|604k||The 26,000 ton battleship Wyoming (BB-32) will be the flagship of Rear Admiral Hugh Osterhaus at the big naval review in New York Harbor October 14 and 15, when more than 120 war craft of the United States Navy will pass in review before President Taft, Secretary of the Navy and other high dignitaries of Government Officialdom. Besides the Wyoming, her sister ship, the new Arkansas (BB-33) will also be in line.|
These two super-Dreadnoughts will make the display much more formidable than that of last November when the Utah (BB-31) and Florida (BB-30) divided honors as the pride of the navy. Twenty-one first-class battleships are included in the program of the big river parade. The presence of the Atlantic reserve fleet will be another feature of the review. At the same time the Atlantic review is in progress the Pacific fleet will mobilize at San Francisco and the Asiatic fleet at Manila. There will be American warships on review on both sides of the world. The event will eclipse anything in the way of a naval demonstration of the American naval strength that has ever taken place in the United States.
|Image and text provided by Library of Virginia; Richmond, VA.|
Photo by The Mathews Journal. (Mathews C.H. [Court House]) 1903-1937, 22 August 1912, Image 2, courtesy of chroniclingamerica.loc.gov.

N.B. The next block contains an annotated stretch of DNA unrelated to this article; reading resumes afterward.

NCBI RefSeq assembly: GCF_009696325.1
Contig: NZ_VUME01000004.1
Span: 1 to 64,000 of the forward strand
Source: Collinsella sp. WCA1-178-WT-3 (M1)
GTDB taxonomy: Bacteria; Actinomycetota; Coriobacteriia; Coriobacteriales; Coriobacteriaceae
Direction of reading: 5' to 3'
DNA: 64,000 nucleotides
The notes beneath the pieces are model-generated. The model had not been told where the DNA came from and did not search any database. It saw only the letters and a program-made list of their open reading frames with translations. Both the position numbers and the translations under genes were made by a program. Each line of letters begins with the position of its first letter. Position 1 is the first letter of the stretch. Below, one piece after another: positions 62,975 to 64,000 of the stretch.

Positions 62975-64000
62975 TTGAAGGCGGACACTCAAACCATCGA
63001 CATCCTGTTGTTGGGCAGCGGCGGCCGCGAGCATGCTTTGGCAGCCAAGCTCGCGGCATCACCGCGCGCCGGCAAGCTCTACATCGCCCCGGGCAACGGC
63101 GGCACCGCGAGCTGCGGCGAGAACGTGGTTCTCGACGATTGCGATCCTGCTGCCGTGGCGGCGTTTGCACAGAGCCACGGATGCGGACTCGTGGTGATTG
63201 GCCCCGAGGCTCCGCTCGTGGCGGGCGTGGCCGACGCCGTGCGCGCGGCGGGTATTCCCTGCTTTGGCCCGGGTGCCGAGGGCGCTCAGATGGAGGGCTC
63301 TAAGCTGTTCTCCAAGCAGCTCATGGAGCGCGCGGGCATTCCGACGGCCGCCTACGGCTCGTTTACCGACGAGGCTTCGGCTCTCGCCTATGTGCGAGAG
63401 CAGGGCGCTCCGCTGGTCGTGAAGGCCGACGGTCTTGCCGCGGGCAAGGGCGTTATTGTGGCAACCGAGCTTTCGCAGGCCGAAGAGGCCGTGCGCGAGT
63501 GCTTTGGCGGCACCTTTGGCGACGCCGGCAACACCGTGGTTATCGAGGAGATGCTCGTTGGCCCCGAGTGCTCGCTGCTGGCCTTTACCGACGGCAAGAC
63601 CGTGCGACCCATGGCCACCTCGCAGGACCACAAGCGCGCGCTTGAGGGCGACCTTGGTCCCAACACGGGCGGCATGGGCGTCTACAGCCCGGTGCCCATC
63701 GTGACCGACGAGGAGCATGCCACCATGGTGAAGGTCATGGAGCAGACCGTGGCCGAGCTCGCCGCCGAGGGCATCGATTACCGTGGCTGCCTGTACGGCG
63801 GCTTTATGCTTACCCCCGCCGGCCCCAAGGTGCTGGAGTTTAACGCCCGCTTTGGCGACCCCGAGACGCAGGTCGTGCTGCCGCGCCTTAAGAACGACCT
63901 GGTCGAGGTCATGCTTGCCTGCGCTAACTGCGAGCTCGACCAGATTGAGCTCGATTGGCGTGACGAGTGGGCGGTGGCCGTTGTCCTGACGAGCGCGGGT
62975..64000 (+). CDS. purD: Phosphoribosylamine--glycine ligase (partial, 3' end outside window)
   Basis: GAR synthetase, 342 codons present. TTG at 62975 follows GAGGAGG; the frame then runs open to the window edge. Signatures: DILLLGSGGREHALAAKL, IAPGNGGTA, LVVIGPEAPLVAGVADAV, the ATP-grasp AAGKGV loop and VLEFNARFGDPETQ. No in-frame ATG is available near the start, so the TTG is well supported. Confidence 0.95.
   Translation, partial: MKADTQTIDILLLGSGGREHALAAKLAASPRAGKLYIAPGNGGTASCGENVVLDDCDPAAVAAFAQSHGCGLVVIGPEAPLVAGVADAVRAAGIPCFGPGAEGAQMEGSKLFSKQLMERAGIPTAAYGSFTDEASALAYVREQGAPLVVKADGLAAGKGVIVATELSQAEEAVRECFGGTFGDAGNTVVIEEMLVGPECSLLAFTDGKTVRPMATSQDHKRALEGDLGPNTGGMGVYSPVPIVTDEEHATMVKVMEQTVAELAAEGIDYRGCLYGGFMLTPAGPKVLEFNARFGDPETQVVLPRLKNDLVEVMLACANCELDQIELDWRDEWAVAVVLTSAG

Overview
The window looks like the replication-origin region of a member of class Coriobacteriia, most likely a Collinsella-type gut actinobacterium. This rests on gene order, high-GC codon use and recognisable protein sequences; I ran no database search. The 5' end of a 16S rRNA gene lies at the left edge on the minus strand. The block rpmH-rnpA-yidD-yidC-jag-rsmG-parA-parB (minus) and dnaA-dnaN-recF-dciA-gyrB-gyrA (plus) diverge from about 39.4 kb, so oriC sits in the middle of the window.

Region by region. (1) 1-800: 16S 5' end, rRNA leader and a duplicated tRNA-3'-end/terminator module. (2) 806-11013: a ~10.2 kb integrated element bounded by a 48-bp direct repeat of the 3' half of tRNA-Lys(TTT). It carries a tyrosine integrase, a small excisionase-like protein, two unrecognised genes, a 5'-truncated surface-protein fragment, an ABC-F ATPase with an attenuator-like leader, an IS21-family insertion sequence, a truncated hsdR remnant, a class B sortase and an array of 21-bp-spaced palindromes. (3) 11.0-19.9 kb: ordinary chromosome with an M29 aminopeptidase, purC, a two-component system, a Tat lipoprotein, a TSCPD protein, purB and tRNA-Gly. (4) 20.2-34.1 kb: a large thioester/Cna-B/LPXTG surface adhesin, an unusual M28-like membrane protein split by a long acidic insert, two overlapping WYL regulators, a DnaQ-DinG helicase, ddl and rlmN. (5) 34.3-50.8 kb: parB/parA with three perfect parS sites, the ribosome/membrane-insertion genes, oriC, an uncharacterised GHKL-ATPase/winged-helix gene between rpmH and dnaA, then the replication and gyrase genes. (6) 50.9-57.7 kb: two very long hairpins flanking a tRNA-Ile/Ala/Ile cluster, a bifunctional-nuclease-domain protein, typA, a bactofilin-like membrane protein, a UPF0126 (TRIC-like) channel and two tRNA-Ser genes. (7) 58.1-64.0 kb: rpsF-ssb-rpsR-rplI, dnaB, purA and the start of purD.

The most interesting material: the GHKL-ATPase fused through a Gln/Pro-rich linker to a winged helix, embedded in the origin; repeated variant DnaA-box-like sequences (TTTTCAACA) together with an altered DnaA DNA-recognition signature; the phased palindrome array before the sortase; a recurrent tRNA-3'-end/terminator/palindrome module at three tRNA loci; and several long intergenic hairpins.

|110k||Miss Dorothy Eunice Knight, the daughter of former Chief Justice Jesse Knight of the Wyoming Supreme Court at the Philadelphia Navy Yard on 25 September 1912.||Digital ID: # 2163471162_5fdbdb37af_o. Source: Library of Congress Prints and Photographs Division, from the George Grantham Bain Collection, courtesy of Tom Kermen.|
|109k||Wyoming Gov. Jim Carey & wife, Susan Carey & Miss Dorothy Eunice Knight, at the Philadelphia Navy Yard on 25 September 1912.||Digital ID: # 2162670101_46393b84b4_o. Source: Library of Congress Prints and Photographs Division, from the George Grantham Bain Collection, courtesy of Tom Kermen.|
|2.23k||BIRDSEYE VIEW OF THE WYOMING (BB-32), THE GREATEST OF UNCLE SAM'S BATTLESHIPS|